After the musical, the most important facet of the festival is gastronomy and it is an opportunity to taste some of the culinary specialties of the city and state, such as the po-boy sandwich, jambalaya, fried green tomatoes, crab beignets , the oyster patties and the Monica crab.

A remarkable aspect of the festival are the large spaces designed to publicize the history and cultural traits of Louisiana.

During the celebrations there are several parades animated by musical bands. The organization is the responsibility of the New Orleans Heritage & Jazz Foundation, which allocates the proceeds to social and community programs.

7. Visit the Aquarium of the Americas

The prestigious Audubon Aquarium is located on Canal Street 1, next to the Mississippi River, and is home to some 15,000 creatures of 600 different species that have enchanting habitats in this state-of-the-art facility.

There is a gallery dedicated to seahorses, where you can admire how these beautiful and curious animals swim, characterized by the fact that it is the male that gives birth.

One of the rare and endangered species is the white, steel-blue-eyed alligator from the swamps of Louisiana.

In the shark pool you can touch a baby shark, while an aquarium specialist provides information on the habits of these cartilaginous fish.

Other species that you will be able to see are sea otters, penguins and harmless frogs. The exhibit on the Amazon rainforest includes poisonous frogs, anacondas and exotic birds. The Caribbean Reef Tunnel offers views of marine life only available to divers.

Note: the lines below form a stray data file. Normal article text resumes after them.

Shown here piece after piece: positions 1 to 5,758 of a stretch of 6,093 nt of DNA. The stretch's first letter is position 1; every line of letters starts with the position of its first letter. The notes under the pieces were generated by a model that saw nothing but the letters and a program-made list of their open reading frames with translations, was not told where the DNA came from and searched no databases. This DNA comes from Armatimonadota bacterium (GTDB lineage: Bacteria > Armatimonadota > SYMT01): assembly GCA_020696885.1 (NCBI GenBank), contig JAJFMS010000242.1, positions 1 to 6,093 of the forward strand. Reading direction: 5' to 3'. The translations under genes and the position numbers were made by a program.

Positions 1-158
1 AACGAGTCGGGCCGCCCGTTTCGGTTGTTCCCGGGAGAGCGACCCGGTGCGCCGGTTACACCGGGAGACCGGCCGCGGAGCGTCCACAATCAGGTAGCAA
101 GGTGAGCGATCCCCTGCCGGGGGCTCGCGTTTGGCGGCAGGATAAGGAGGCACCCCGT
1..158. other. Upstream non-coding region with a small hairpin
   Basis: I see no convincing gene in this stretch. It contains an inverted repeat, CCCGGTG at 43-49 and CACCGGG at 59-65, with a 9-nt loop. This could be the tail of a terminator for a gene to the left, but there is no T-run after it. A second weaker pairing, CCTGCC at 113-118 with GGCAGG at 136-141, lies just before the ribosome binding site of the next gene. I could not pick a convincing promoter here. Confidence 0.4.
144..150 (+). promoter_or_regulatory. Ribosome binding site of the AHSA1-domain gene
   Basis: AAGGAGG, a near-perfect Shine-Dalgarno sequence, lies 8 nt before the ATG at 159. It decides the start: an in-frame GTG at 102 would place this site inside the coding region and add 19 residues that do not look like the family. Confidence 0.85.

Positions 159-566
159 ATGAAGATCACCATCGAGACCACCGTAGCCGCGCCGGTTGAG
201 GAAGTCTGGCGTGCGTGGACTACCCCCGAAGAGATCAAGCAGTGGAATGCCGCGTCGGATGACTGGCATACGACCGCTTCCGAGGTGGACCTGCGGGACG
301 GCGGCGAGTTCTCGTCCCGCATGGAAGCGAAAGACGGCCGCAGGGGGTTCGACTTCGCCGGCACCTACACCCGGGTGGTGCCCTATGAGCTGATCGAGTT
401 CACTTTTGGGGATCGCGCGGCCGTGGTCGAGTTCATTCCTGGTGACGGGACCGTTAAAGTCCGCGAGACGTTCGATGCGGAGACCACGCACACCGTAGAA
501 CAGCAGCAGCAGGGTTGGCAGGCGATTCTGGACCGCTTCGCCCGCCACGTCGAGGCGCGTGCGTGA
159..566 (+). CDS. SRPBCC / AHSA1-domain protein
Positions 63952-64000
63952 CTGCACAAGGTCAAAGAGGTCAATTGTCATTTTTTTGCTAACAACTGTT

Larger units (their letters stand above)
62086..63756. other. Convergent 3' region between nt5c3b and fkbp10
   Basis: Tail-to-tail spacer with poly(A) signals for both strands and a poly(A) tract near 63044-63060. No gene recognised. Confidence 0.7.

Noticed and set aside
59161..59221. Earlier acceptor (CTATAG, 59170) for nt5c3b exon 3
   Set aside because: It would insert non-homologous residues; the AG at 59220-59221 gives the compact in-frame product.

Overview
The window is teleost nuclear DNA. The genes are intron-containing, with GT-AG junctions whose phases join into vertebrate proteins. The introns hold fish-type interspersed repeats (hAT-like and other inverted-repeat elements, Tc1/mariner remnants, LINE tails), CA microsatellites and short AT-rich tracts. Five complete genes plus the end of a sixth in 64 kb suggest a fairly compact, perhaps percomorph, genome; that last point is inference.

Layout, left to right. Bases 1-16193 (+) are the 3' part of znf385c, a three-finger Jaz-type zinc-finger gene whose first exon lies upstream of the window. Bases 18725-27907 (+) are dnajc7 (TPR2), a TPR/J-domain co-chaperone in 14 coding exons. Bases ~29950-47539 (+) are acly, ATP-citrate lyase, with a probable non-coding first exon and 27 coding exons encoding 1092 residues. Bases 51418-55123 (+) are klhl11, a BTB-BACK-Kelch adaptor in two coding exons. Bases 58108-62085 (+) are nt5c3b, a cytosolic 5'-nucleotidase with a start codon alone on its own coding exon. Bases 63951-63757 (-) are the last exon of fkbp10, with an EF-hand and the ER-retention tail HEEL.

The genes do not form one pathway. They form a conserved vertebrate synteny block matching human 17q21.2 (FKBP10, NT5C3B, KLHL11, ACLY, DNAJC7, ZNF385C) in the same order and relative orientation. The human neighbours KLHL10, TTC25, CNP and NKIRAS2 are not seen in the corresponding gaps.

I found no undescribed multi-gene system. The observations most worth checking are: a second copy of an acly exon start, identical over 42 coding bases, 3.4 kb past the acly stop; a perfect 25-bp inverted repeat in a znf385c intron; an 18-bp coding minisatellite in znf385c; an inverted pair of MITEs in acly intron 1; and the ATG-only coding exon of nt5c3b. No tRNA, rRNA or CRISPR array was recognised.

8. Tour the areas of the old cotton plantations

Cotton made New Orleans so rich that during its heyday there were more millionaires in the city than in any other American town.

A tour of the old plantations along River Road will take you back to the time before the Civil War, when whites lived happily in their beautiful mansions surrounded by cotton fields, with a large servant of African Americans.

There are many plantations open to tourism, a short drive from New Orleans, such as Laura Plantation, Houma House and Gardens, Oak Plantation, Nottoway Plantation, San Francisco Plantation, and Whitney Plantation.

The grand mansions on these plantations are part of Louisiana’s cultural heritage, and some feature restaurants and lodging for a more complete Gone with the Wind time experience .

9. Get to know the New Orleans Museum of Art

Isaac Delgado was a prosperous sugar businessman in New Orleans who in 1910 donated $150,000 for the city to have what he himself called “a temple of art for rich and poor alike.”

The institution opened in 1911 with nine works and today houses a valuable and impressive collection of some 40,000 pieces. The NOMA is located in City Park near the intersection of Carrollton and Esplanade avenues.

It encompasses European art since the Renaissance and American art since the 18th century, as well as Pre-Columbian, Asian, African, and Oceanic works.

One of its sites that has become iconic in the city is the Sydney and Walda Besthoff Sculpture Garden. The Rosemonde and Emile Kuntz rooms showcase New Orleans’ exceptional decorative and artistic heritage.